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 Apple's Secrecy Obsession About To Backfire On The iPhone. Time To Ditch The NDA (AAPL)

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PostSubject: Apple's Secrecy Obsession About To Backfire On The iPhone. Time To Ditch The NDA (AAPL)   Fri Jul 25, 2008 11:04 am

Apple's iPhone app platform is brand new, so developers have plenty of questions they want to ask each other, or tips to share. But they can't -- at least not without violating Apple's non-disclosure agreement.

The NDA, which is threatening to undermine the success of Apple's much-hyped new platform, isn't just for big guys who might get extra advice or help from Apple. It's required of every single developer working on the platform -- and every single person who installs the iPhone developer's kit:

"You agree that the Developer Software licensed hereunder ... will be considered and referred to ... as "Confidential Information". You agree not to disclose, publish, or disseminate Confidential Information to anyone other than those of your employees and contractors with a demonstrable need to know who have binding, written, confidentiality obligations to you that protect such Confidential Information against unauthorized disclosure. You further agree to take reasonable precautions to prevent any unauthorized use, disclosure, publication, or dissemination of Confidential Information."

Translation: If you ever want to be accepted into Apple's iPhone developer program, sell apps in our store, or get a check from us, shut your mouth. Which means:

- "Pragmatic Programmer" publisher Dave Thomas can't publish his book on iPhone software development, nor can any other publisher.

"So, to write a book about the iPhone SDK, you have to download it. In order to download it, you have to accept the agreement. And the agreement says that the download will contain confidential information that you can't pass on to third parties. That makes it hard to publish the book. And, if that wasn't enough, it also appears that you can't even use the word "iPhone" (for example, in a book title)."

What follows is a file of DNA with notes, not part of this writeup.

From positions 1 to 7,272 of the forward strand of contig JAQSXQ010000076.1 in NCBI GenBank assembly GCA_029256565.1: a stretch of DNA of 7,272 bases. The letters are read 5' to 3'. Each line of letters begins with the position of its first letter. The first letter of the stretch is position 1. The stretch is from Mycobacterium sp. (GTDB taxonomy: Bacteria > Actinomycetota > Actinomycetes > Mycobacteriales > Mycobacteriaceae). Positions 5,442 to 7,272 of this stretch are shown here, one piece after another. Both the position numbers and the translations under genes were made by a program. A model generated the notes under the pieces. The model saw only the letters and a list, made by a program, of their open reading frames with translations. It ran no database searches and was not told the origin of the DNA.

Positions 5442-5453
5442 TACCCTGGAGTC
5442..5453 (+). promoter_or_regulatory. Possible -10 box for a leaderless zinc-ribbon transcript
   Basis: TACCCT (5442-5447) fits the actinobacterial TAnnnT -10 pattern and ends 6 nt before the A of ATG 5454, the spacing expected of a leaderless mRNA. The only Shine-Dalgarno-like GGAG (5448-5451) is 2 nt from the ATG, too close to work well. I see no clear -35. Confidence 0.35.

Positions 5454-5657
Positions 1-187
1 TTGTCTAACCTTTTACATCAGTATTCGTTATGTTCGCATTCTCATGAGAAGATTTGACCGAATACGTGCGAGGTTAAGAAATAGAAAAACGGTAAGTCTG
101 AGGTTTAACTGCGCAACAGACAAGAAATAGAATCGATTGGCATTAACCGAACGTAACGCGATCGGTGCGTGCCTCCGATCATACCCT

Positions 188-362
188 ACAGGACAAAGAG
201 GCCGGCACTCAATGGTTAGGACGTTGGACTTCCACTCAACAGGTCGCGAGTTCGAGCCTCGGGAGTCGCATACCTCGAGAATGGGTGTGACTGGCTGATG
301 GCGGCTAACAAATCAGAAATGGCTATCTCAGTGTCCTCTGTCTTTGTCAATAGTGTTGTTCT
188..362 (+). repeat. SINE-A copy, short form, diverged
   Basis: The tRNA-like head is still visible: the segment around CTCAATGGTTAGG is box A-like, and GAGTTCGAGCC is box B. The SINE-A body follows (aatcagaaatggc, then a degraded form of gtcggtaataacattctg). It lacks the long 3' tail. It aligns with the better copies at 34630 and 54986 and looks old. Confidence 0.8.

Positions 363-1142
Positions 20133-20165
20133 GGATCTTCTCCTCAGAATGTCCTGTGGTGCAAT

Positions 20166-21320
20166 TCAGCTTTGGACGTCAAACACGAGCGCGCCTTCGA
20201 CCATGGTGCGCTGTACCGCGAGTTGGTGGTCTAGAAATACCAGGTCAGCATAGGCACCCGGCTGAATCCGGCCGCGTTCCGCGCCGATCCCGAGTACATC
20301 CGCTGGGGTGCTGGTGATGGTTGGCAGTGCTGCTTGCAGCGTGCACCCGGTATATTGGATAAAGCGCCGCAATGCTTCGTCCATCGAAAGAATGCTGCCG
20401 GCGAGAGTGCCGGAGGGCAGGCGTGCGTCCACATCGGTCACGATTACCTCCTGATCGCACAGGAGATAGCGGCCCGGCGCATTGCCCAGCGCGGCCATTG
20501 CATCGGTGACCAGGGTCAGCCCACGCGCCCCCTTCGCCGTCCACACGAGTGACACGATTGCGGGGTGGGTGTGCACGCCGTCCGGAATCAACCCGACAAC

- iPhone Dev Camp 2, scheduled for Aug. 1-3 at Adobe's (ADBE) offices in San Francisco, might not happen, nor might any other semi-formal iPhone coder meetup.

"We are sensitive to the NDA that Apple has in place on the iPhone SDK. It is our hope that Apple will lift this NDA shortly after the public launch of the App Store. iPhoneDevCamp 2 will be held one month after the launch of the App Store. We have no intention of violating the terms that individual developers have in place with Apple on the iPhone SDK."

- And a Stanford Grad student wonders, perhaps facetiously, on Twitter if Stanford will be able to teach its iPhone Application Programming class scheduled for this fall.

"there's an iphone dev course listed for the Fall here...whither nda?"

We understand why Apple would want to have an NDA on its software kit while it was in beta, perhaps so people didn't get the wrong impression if bugs or half-baked apps leaked out. And maybe it even makes sense to have an NDA the first few weeks that the iPhone App Store is up and running, just to keep the lid on things if something blew up, say, a security hole.

But now the NDA has outlived any purpose it once had, and is threatening to hurt, not help. If the iPhone platform is going to be a long-term success, it's going to involve not just software companies with a lot of resources, but thousands of garage coders whipping up inventive stuff. And Apple needs to keep them happy, not tick them off. We are two weeks into iPhone's launch: High time to let developers ask questions, form communities, lease themselves as consultants, write books, share advice, etc. -- and time to get rid of the iPhone NDA.
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